On the other hand, the Commonwealth argues that the circuit court's following of RCr 9.40 cannot be reversible error because the rules of criminal procedure "govern procedure and practice in all criminal proceedings in the Court of Justice." RCr 1.02(2). Furthermore, the Commonwealth cites to Commonwealth v. Hillhaven Corp., 687 S.W.2d 545 (Ky. App. 1985), for the proposition that this Court, as an intermediate appellate court, is limited in its review to determining whether the action was erroneous under the rules. The Commonwealth goes on to dispute the merits of Spencer's argument, stating that the common law on peremptory challenges was no longer in force under Kentucky Constitution § 233 once the common law had been supplanted by acts of the General Assembly. The Commonwealth also points out that KRS 29A.290 became effective the day after the General Assembly adopted the version of the criminal rules, including RCr 9.40, in which the General Assembly set an initial number of peremptory challenges for both parties. Moreover, the General Assembly had also included a rule explaining the purpose of the criminal rules in RCr 1.04: "The Rules of Criminal Procedure are intended to provide for a just determination of every criminal proceeding. They shall be construed to secure simplicity in procedure, fairness in administration and the elimination of unjustifiable expense and delay." Based upon these circumstances, the Commonwealth asserts that any delegation to the Supreme Court was not unfettered.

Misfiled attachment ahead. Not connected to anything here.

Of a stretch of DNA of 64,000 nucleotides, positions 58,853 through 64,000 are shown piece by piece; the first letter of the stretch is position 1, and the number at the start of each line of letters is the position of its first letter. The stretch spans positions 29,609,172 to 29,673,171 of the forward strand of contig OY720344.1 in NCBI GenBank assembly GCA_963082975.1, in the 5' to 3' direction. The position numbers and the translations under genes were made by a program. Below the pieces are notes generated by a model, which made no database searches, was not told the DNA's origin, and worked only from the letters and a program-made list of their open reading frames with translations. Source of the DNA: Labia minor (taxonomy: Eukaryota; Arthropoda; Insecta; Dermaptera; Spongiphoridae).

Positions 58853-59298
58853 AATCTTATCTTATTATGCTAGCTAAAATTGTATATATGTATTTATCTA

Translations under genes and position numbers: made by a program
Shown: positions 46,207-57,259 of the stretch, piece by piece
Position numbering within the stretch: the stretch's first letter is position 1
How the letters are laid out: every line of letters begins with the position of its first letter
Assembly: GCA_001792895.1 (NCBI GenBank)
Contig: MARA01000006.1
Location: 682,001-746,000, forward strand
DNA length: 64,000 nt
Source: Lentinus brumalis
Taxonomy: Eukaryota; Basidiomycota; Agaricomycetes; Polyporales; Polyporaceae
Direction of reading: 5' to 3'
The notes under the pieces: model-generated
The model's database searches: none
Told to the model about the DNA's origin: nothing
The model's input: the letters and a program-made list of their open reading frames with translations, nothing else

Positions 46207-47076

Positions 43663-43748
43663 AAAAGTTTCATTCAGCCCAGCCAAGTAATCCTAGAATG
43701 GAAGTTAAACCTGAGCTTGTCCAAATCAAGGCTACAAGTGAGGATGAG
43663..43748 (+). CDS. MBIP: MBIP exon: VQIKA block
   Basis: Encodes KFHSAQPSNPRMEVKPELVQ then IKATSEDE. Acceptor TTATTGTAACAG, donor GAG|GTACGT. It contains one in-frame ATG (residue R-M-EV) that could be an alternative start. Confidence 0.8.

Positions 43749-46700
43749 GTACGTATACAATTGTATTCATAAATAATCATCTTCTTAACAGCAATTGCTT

In addition, the Commonwealth points out that Spencer's rights were not limited in any way because he was able to use the peremptory challenges allowed to him. He also did not argue that an unqualified juror sat on his jury.